alex long has written a fun working paper on uses and misuses of popular music lyrics in legal writing. as is my custom, i skipped immediately to the data. i worked up a li’l spreadsheet with the most cited artists in both law journals and legal opinions.

the list is a familiar but disappointing catalog of self-consciously respectable boomer-friendly aging or dead white males: dylan, beatles, springsteen, simon, et alia. professor long himself cites the stooges’ raw power, but this stuff hasn’t made it into legal scholarship. he even drops a li’l lester on us in the footnotes:

[I]t’s harder than hangnails to … even have a little moronic fun these days without
some codifying crypto-academic … swooping down to rape your stance and leave you shivering fish-naked in the cultural welfare line. So I wouldn’t blame you for hating me for this article at all.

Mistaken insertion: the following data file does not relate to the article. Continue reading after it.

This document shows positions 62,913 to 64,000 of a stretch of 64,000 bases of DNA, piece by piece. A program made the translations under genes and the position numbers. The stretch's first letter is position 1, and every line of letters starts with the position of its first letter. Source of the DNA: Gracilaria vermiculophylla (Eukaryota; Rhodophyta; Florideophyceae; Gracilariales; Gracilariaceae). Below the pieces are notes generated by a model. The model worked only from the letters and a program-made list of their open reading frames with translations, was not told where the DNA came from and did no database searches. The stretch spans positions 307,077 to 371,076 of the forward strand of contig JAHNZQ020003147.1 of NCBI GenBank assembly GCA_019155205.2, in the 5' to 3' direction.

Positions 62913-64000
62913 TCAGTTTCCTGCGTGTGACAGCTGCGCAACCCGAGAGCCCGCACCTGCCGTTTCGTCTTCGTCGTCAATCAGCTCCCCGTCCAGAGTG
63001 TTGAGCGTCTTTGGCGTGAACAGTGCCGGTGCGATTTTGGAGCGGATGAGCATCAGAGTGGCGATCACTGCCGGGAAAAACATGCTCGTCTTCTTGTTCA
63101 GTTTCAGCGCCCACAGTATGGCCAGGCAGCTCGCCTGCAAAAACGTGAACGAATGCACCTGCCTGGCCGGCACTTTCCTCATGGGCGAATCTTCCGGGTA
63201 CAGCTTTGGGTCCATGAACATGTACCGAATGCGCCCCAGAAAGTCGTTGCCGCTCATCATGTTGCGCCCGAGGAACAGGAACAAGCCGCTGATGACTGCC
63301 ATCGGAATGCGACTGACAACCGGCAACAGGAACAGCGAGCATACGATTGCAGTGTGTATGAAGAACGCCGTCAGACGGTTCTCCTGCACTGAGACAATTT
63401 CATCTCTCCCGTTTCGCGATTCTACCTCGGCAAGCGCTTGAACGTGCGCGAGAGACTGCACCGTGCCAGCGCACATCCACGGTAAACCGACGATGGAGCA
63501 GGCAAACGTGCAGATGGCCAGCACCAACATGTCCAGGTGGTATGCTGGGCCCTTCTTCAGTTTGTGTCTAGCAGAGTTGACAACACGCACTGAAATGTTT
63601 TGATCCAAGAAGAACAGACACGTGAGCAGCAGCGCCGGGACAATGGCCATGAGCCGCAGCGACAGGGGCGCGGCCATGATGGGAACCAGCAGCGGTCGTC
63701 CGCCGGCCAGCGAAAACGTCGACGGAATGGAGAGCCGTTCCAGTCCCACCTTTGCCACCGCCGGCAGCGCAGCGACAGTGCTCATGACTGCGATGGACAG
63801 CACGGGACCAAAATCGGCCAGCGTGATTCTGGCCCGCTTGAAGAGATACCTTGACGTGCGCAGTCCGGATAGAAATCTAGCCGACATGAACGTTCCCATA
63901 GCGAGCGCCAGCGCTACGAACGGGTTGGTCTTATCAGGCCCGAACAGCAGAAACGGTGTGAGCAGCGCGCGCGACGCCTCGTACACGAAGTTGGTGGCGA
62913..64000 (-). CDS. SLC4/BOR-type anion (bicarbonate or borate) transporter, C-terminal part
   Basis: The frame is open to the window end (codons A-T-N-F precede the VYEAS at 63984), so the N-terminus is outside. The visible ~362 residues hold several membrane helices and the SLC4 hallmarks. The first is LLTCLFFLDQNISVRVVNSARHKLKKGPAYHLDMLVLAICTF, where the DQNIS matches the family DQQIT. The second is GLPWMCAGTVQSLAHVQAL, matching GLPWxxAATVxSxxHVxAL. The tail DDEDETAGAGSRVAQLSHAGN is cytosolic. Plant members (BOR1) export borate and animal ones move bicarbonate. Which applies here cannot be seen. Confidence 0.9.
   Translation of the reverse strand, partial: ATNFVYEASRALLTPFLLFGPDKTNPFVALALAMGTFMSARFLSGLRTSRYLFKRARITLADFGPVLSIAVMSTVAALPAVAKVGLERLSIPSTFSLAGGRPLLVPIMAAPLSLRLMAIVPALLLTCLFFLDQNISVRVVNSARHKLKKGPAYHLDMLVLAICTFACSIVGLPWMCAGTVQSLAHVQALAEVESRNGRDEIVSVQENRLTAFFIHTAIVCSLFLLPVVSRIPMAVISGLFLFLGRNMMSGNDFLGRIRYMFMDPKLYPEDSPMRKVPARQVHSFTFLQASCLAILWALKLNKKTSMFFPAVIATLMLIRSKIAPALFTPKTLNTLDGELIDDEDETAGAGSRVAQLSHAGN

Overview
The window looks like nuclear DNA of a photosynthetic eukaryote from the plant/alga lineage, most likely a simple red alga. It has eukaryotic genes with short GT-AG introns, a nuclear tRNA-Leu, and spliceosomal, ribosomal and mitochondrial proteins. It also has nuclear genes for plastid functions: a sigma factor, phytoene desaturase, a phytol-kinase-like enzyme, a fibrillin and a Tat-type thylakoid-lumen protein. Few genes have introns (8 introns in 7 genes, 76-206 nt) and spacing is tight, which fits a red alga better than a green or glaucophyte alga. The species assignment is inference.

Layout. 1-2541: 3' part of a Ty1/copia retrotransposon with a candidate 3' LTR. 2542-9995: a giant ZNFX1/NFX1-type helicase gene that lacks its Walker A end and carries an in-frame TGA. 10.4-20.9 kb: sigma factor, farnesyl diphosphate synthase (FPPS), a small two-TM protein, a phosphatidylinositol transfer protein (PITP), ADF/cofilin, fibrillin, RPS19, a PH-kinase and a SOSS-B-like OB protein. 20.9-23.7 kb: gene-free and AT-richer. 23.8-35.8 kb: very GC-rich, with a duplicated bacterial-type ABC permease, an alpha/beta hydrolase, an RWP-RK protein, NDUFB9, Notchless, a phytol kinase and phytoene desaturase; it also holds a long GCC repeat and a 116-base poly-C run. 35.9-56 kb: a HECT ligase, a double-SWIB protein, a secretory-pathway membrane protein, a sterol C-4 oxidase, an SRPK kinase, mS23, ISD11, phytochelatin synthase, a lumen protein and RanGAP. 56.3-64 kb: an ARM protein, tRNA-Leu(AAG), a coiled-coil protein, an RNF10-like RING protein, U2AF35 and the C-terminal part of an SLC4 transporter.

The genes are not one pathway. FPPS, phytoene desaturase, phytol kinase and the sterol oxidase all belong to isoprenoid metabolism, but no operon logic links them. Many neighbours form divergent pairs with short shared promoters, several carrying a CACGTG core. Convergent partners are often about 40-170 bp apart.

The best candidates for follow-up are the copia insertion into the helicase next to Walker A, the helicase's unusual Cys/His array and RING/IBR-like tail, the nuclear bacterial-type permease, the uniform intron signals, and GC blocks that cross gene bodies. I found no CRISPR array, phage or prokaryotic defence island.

i don’t hate you, dude. in fact, i’ve gotta love a lawprof who can go deep on lester bangs. still, this leaves me with two questions:

first, would the sociology list look any edgier? i doubt it. nirvana, rage, james brown, or marvin gaye might pop up — and i know i’ve seen gang of four in more than one context — but i’d wager the soc list would pretty much replicate the lawlist. personally, i tried to cite social distortion in contexts once (“a broken nose, a broken heart, an empty bottle of gin” in a review of laub and sampson), but it was excised before it hit the newstands. so it goes.

second, i’ve always wanted to drop the pistols’ pretty vacant into a title but never quite found the proper setting. which great song titles are just sitting there, crying out for a hunk-a hunk-a burnin’ sociological research?